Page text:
Premature speculation is an embarrassing problem that many investors prefer not to talk about but I may as well own up to my latest howler because it offers a positive lesson about the power of investment trusts. Selling my Tesla (TSLA.O) stake a month ago at $308 per share looks like an expensive mistake while the electric carmaker’s current price has soared to $368.
Sometimes it’s nice to be wrong. Despite fears expressed here recently over the sustainability of record stock market highs, it’s only fair to say that the summer earnings season — in which companies report how their business is going before everyone heads to the beach — has got off to a sizzling start. The largest holdings in my “forever fund” have delivered good numbers and hit new highs — including one that is now priced at more than 10 times what I paid less than three years ago.
Customers eager to withdraw their cash queue at Northern Rock’s branch in Bromley, southeast London, in late 2007. The bank collapsed and was nationalised BEN STANSALL/GETTYAfter nearly a decade of austerity, public sector workers are calling for the 1% cap on their pay to be scrapped, while bank and building society savers are suffering from returns frozen near record lows — but investors in the stock market really mustn’t grumble.
Muck Rack makes it simple to find people, tweets, or articles that mention any name, keyword, company, hashtag etc. We've compiled this guide to help you make the most of your search.
Selecting a term
Start searching tweets, articles from media outlets, articles mentioned in tweets, journalists'
names, titles and bios with some suggested searches:
Companies or Topics (e.g. iPhone, Microsoft)
Phrases (e.g. "cloud computing") — use quotes to keep the terms together
Twitter handles (e.g. @username) — returns those who have mentioned or replied to
Names (e.g. "David Pogue")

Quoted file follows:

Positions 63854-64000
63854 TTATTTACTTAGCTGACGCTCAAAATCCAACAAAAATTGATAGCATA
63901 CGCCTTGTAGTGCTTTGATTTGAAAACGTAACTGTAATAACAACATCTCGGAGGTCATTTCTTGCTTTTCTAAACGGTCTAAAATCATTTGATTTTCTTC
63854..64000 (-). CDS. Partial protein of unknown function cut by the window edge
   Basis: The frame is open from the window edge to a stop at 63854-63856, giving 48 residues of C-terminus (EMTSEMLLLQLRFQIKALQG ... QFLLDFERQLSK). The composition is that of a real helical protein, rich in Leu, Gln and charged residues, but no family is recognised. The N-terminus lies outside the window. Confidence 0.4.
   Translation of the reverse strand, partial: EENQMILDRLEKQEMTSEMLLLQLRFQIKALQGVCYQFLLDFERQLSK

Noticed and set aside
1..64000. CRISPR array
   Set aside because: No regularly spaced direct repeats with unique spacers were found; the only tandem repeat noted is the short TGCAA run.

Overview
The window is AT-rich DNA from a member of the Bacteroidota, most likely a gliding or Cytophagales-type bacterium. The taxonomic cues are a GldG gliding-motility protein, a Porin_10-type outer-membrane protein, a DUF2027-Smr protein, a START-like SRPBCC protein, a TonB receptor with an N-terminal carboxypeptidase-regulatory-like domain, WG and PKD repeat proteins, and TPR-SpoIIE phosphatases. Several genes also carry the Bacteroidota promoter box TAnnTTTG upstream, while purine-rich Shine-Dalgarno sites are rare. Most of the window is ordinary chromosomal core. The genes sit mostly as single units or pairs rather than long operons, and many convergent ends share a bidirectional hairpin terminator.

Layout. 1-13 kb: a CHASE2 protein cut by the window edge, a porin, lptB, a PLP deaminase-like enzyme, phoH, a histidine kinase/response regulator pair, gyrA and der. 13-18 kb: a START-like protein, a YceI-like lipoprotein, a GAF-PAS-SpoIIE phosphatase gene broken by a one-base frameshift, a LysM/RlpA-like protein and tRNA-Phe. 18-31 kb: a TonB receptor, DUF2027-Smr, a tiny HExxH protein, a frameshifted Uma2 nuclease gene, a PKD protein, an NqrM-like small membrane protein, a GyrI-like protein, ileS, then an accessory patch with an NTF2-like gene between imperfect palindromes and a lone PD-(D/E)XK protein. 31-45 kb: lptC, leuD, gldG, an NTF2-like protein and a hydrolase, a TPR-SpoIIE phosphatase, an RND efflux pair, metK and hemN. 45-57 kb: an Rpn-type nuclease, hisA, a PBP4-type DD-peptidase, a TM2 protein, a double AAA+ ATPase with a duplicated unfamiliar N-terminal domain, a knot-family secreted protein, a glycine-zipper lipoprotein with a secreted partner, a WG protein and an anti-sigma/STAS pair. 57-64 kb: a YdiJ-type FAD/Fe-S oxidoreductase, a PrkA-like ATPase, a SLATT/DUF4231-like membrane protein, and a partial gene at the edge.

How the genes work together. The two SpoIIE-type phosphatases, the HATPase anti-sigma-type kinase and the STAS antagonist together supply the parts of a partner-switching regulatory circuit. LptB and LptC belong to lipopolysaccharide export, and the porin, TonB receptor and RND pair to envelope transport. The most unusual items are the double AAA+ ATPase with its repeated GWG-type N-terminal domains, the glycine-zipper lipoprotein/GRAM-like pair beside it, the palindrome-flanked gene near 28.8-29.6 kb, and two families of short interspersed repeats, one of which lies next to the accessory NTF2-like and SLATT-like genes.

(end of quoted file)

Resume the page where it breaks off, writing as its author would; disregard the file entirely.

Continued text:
Hashtags (e.g. #sxsw, #london2012)
Bio details (e.g. vegan, Olympics, father)
Muck Rack's Advanced Search allows for many boolean operators.
Find results that mention multiple specified terms, use AND or
+. For example, ensure each result contains both Elon Musk and Mark Zuckerberg by
searching Obama AND Romney or Obama + Romney.
Use the operators OR or , to broaden your search when you'd like either of
multiple terms to appear in results. (This is the default behavior of our search when no operators
are used.) For example, search for democrat OR republican to find results that refer to
Democrats and/or Republicans.
Use NOT or - to subtract results from your search. For
example, searching Disney will yield results about the Walt Disney Company as well as Walt Disney
World Resort. To exclude mentions of Disney World, search for Disney -World or Disney
When using one of these operators with a phrase, enclose it in quotation marks. For example, you can
find results about smartphones excluding Apple's iPhone 4S by searching smartphone -"iPhone
Exact case matching or punctuation
If you're searching for a brand name or keyword that relies on specific punctuation marks or capitalization, you can
find results that match your exact query by adding matchcase: before the keyword you're searching for, like matchcase:E*TRADE .
Use parentheses to separate multiple
boolean phrases. For example, to find journalists talking about having fun in Disney World or
Disneyland, search for ("disney world" OR disneyland) AND fun.
An asterisk can be used to search for any variation of a root word truncated by the asterisk. For example, searching for admin* will return results for administrator, administration, administer, administered, etc.
A near operator is an AND operator where you can control the distance between the words. You can vary the distance the near operation uses by adding a forward slash and number (between 0-99) such as strawberries NEAR/10 "whipped cream", which means the strawberries must exist within 10 words of "whipped cream".